“I thought we had the momentum all night and it was one of those games where we felt confident we could do it and come back,” added Patrice Bergeron. “And playing like that, that's how we come back in games and show character and stay consistent and keep going at them. And I thought tonight was the perfect example that when we put the puck in deep and work at it, we're a tough team to beat.”
|Inside the Locker Room: Opening Night||10.07.11 at 12:14 am ET|
|Hangover? It’s only a movie to the Bruins as they’re ready to defend title||10.04.11 at 5:59 pm ET|
As the players spoke one after another at media day Tuesday, they all sounded like they knew it was coming. How are the Bruins going to deal with wearing the crown in 2011?
Some teams have handled it very well, like the 2009 Red Wings, who made it back to Game 7 of the Stanley Cup finals the next year before losing to Sidney Crosby and the Penguins on home ice. Some others have had a lot more difficulty. The 2010 Cup champs – the Blackhawks – had to back in to the playoffs last year on the last day when the Stars lost to Minnesota.
The Blackhawks seemed doomed in the first round before battling back from 3-0 down, only to lose in OT in Game 7 to Vancouver. Those close to the team publicly expressed a fatigue in the first two months of the season as the Blackhawks tried to get their legs back under them.
So, how are the Bruins prepared to handle success starting Thursday night against the Flyers?
“I don’t know about all that hangover stuff or whatever, I just know we are ready for the season to begin,” chirped Bruins enforcer Shawn Thornton, who won his first Cup with the Ducks in 2007. “I literally don’t know. This is my second one. All I know, when you get that first one, all you want to do is win another one. You win two, all you want is to do is win three.
“Listen, there’ll be times in the this season where we’ll be down and I’m sure you guys [media] will jump all over the fact because it’s something to write about. There’s ups and downs throughout a whole season and as long as we keep it even keel and continue to have a steady climb, getting ready for wherever we’re going to go, I think that’s the most important thing. That’s what we were so good at last year, not letting the highs get too high and the lows get too low.”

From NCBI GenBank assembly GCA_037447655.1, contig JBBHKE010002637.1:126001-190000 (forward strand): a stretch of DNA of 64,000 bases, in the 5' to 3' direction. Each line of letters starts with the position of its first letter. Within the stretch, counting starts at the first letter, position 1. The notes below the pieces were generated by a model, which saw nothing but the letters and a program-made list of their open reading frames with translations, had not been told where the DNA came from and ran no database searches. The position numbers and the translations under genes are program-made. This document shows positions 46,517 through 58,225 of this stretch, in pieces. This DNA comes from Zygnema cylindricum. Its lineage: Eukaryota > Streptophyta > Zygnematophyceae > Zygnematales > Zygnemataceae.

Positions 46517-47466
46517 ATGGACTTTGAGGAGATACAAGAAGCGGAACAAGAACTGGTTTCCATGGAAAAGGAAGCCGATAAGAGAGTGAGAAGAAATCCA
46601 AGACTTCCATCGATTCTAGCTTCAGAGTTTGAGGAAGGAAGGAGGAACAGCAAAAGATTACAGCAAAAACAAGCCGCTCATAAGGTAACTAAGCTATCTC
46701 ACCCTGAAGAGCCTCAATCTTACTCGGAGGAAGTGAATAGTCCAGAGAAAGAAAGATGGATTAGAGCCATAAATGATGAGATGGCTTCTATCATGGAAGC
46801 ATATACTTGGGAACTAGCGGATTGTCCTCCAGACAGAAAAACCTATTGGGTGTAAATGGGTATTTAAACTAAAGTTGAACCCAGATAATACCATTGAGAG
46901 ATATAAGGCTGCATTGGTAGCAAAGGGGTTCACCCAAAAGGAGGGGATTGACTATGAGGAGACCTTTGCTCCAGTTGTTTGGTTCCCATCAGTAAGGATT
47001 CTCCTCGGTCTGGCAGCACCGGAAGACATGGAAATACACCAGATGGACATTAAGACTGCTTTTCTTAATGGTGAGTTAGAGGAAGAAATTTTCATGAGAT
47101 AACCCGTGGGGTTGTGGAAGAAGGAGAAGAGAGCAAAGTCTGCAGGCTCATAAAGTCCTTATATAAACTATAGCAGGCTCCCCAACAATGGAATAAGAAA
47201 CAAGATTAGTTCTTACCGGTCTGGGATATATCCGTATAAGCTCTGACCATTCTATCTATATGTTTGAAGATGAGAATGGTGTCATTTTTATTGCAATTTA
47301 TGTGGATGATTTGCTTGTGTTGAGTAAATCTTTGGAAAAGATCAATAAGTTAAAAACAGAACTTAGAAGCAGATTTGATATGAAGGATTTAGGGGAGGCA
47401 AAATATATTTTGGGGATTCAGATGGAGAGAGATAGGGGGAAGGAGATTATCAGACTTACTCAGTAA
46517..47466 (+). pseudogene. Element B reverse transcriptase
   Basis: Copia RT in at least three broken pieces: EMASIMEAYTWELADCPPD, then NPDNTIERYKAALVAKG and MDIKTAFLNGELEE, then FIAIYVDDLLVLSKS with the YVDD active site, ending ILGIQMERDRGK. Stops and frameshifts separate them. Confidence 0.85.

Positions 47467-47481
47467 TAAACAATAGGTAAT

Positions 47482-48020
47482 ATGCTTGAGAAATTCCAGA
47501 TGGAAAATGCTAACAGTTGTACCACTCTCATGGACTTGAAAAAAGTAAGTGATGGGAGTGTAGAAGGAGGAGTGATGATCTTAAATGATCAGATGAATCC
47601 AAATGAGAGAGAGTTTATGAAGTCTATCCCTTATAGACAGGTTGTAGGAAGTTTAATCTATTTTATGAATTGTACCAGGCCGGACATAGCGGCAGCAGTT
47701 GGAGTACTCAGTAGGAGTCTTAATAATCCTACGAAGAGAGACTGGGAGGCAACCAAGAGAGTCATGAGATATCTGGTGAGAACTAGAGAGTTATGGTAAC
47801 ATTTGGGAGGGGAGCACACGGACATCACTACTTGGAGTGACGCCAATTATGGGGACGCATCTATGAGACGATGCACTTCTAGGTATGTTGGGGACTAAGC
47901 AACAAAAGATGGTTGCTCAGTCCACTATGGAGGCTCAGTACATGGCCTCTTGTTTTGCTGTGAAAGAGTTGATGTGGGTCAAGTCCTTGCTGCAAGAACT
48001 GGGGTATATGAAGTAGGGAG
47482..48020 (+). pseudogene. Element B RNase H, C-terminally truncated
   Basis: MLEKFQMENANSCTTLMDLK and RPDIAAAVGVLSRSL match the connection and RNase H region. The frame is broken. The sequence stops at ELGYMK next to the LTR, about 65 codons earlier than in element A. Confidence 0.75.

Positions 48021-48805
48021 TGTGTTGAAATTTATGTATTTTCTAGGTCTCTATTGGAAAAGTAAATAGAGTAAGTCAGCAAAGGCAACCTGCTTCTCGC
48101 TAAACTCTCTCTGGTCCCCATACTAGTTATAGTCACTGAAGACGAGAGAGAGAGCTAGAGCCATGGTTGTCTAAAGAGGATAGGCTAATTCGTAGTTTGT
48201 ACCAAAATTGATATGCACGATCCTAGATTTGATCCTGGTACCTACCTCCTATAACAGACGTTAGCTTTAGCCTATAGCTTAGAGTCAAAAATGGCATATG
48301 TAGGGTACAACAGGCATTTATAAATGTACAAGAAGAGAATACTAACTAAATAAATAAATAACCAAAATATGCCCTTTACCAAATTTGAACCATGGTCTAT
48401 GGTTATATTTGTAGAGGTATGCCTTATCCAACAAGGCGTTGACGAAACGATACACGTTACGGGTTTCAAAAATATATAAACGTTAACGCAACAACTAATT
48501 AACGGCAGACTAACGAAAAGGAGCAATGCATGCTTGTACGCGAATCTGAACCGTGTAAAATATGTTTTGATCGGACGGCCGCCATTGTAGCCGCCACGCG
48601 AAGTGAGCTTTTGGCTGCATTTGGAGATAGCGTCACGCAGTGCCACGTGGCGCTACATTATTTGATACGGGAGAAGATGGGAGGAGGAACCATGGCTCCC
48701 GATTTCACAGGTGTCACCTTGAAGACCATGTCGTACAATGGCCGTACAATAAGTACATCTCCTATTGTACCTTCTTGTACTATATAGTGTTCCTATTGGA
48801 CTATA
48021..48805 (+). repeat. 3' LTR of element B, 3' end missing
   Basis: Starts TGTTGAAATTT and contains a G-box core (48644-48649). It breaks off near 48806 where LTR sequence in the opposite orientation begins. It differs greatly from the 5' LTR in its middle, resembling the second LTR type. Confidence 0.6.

|Patrice Bergeron to youngsters: keep it simple in first game||09.21.11 at 11:44 am ET|
WILMINGTON — When it comes to learning from veterans, the preseason is a time for younger players to be sponges (and for writers to use the sponge clichÃ©). With a couple of youngsters set to play their first preseason games, Patrice Bergeron can offer some advice.
The 26-year-old alternate captain can remember his first first preseason game, which he played as an 18-year-old in Montreal. The Quebec native has fond memories of his first time facing NHL competition, and for the likes of Dougie Hamilton and David Warsofsky, both of whom will play in their first preseason games Wednesday, he has a message.
“Just go out there and play your game,” Bergeron said of what advice he would give the youngsters. “Enjoy it. It only happens once, right? Just go out there and have fun. Keep it simple. There’s a reason why you’re here. Just do your thing.”
Hamilton did his thing by blocking a shot and battling through the rest of his shift in Tuesday’s black and white scrimmage. The real question is, with brother Freddie Hamilton‘s Sharks playing the Ducks, which game will the Hamilton household watch?
|Andrew Ference not worried about who gets the vacant ‘A’||09.16.11 at 2:58 pm ET|
Bruins defenseman Andrew Ference is a strong candidate (and, in one man’s opinion, the best candidate) to potentially wear the “A” that Mark Recchi wore for the Bruins last season. What does he think of joining captain Zdeno Chara and Patrice Bergeron as the letter-bearing Bruins?
“It’s not really on my radar,” Ference said.
Ference has certainly established a voice in the Bruins’ dressing room, but he’s happy that he’s on a team full of players who can be leaders. If he does end up getting the letter, Ference doesn’t planning how he approaches things.
“You see what Rex, how he wore it, and what he did with something like that. He didn’t go out of his way to try to be somebody he wasn’t,” he said. “I’ve mentioned that before with Zee, what a great leader he is because he just is himself. We have a group full of guys who have learned from Zee or Rex and learned those lessons, how Bergie carries himself.
“I think within the confines of the dressing room, I think we all know everybody has their own strengths of leadership, whether it’s by example or some guys are more vocal than others. So whether you have something on your jersey or not, I think you have a responsibility to add what you can to the dressing room. I don’t think it changes who you are or should be or anything like that. It just is what it is, and they’ve got to put it on somebody.”